I just finished as a reviewer for the IA Summit submissions and I have a whole new respect for how difficult it is to select and craft a program for a conference.
That said, I think I also learned a few things about how to better create a proposal for a submission. I think these thoughts would be applicable to any conference proposal. These thoughts come from reading a host of ill-prepared and unclear proposals.
Here are a few tips to keep in mind for the future:
1. What is the point
Be clear about the point of the presentation. Stick to one major theme. Not 10, not 4, not 3. Don’t ramble on aimlessly about the kind of work you have been doing and the articles you have been reading unless there is a point.
2. What will the audience learn
If you can’t clarify what your audience will learn from the presentation—what they will take away—then the likelihood of acceptance is slim. A conference committee isn’t going to accept a presentation without knowing what the audience will take away from it. Your presentation must complement or even support others and knowing this is critical to putting together a meaningful program.
3. Be Original and Interesting
You may give the best presentations in the world, but chances are the reviewers are reviewing in a blind review process. That means we don’t know who you are. Your submission must stand on its own. Allusions to your style of presenting must come through—if you generally keep people entertained through lots of images and a quick style—say so. Give an example. It helps.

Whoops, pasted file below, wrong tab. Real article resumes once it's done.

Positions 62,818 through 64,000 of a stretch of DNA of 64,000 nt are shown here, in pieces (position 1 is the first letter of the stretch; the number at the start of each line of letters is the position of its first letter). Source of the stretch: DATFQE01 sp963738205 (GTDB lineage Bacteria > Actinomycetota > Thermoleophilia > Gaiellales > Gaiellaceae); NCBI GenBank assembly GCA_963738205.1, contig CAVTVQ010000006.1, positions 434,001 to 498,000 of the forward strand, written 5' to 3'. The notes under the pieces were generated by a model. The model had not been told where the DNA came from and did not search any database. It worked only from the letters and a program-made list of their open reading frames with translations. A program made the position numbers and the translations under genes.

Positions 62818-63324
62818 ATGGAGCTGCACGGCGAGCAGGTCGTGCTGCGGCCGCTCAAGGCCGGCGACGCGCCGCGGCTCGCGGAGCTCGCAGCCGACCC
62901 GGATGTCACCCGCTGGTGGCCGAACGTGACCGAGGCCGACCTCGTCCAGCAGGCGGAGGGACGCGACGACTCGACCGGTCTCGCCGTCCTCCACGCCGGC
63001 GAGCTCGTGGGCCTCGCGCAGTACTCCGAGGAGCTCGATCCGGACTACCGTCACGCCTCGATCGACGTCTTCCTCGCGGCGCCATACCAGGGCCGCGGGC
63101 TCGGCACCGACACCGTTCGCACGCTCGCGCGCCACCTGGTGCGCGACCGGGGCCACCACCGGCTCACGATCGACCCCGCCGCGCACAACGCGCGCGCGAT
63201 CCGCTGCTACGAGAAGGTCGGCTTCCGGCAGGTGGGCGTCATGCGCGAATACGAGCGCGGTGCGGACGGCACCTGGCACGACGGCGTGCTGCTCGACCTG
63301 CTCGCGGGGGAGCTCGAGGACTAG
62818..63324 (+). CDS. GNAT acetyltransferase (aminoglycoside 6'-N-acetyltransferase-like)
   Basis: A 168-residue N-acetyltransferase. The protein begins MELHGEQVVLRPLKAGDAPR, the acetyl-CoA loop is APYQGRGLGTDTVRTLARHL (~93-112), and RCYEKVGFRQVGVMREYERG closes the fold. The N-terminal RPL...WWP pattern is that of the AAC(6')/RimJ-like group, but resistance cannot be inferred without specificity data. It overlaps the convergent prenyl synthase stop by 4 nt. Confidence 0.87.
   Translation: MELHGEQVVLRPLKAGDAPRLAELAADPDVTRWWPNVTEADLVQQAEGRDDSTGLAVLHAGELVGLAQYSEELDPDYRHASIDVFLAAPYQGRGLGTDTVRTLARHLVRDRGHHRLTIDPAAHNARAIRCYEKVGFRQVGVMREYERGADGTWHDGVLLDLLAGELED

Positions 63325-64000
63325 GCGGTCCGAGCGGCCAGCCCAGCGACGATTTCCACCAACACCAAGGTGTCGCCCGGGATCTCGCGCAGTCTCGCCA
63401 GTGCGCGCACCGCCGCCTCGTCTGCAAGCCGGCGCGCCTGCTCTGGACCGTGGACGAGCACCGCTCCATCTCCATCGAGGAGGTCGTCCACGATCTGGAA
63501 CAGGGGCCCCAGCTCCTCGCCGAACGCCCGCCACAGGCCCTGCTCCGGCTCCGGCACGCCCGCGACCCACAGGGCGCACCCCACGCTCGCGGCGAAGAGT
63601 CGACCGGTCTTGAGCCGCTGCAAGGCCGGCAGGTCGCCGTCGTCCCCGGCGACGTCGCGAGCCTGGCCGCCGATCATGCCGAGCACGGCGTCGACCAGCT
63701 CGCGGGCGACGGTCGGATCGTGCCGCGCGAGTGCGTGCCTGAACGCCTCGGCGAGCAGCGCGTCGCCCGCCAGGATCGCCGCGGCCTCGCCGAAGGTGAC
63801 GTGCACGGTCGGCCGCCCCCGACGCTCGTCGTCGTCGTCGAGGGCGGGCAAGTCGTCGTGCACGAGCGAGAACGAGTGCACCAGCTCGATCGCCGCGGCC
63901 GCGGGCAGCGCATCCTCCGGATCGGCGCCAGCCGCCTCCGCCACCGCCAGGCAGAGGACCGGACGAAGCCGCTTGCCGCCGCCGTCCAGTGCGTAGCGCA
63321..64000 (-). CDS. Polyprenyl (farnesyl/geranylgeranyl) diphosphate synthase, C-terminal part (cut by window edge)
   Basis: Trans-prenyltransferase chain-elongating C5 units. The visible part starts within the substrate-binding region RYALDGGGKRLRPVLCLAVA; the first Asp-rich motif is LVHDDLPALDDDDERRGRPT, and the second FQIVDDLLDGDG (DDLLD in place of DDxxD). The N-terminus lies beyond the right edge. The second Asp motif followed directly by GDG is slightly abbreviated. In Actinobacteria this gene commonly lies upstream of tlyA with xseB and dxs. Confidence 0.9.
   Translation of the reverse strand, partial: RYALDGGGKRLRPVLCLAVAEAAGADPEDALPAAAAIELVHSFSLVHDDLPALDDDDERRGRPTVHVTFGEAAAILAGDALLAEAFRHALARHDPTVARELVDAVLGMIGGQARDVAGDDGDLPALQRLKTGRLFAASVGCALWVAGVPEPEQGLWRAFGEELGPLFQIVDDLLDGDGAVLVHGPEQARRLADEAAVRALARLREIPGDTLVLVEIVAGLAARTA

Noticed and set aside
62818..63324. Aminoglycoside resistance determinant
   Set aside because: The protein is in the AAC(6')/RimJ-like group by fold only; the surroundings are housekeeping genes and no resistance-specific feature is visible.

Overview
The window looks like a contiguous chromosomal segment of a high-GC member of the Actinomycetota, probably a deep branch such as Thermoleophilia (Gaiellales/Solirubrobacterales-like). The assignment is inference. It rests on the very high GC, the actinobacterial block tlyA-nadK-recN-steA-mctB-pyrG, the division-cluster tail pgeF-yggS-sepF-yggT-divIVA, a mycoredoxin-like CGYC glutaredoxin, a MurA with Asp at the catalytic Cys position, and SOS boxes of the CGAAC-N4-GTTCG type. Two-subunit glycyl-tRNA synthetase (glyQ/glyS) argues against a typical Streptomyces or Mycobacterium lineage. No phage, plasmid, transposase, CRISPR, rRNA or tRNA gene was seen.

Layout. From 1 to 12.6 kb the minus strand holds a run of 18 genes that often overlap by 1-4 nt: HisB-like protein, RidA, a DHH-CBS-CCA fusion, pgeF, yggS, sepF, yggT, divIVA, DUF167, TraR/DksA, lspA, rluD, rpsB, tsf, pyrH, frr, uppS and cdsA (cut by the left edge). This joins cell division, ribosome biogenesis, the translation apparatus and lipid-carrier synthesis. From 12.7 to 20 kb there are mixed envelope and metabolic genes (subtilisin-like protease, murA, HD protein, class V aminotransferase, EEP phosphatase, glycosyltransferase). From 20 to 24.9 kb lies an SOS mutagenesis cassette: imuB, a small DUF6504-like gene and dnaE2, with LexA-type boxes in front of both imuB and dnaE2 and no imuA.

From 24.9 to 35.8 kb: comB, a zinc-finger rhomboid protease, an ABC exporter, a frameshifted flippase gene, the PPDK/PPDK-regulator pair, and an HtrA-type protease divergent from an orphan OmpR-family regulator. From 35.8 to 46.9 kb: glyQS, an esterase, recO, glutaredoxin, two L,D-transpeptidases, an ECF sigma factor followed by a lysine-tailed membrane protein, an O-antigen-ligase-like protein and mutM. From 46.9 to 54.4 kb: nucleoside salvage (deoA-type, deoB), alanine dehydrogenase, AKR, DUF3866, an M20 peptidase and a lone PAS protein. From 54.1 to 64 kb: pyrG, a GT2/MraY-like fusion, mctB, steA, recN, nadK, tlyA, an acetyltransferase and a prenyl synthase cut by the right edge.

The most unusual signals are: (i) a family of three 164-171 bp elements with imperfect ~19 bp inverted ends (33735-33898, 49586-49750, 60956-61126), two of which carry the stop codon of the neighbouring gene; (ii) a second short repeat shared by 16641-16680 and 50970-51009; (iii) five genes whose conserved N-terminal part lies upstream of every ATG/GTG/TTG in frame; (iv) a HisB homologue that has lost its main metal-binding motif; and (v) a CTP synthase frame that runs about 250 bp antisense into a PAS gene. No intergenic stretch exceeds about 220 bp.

4. Do Your Homework
Have presentations on this topic been given before? Are there experts in this area already and have they contributed to a large body of knowledge for the community? Be clear on how your presentation adds to that body of knowledge, challenges or builds on what has come before. If your idea caters to a beginning audience, because you, yourself have just overcome this particular problem, then chances are someone has already presented or written extensively on this topic. I am sure your excitement for the idea is real, but will several hundred others who may be quite senior in their experience feel that same excitement? Justify it, explain how this is different or challenges the status quo and you have a better chance.
5. Give enough detail
I can’t tell you how many submissions I read that barely scraped the surface of what the presenter intended to talk about. There was not enough information to make an informed decision on whether or not the submission should be included.
If you want your proposal accepted make sure there is enough information to stand out from the pack and to truly inform those reading it as to why it should be included.
I hope these tips help others in the future. I know that for me, they will help a lot when I want to put together a submission and will make my proposals stronger. Let me know if I have forgotten anything important.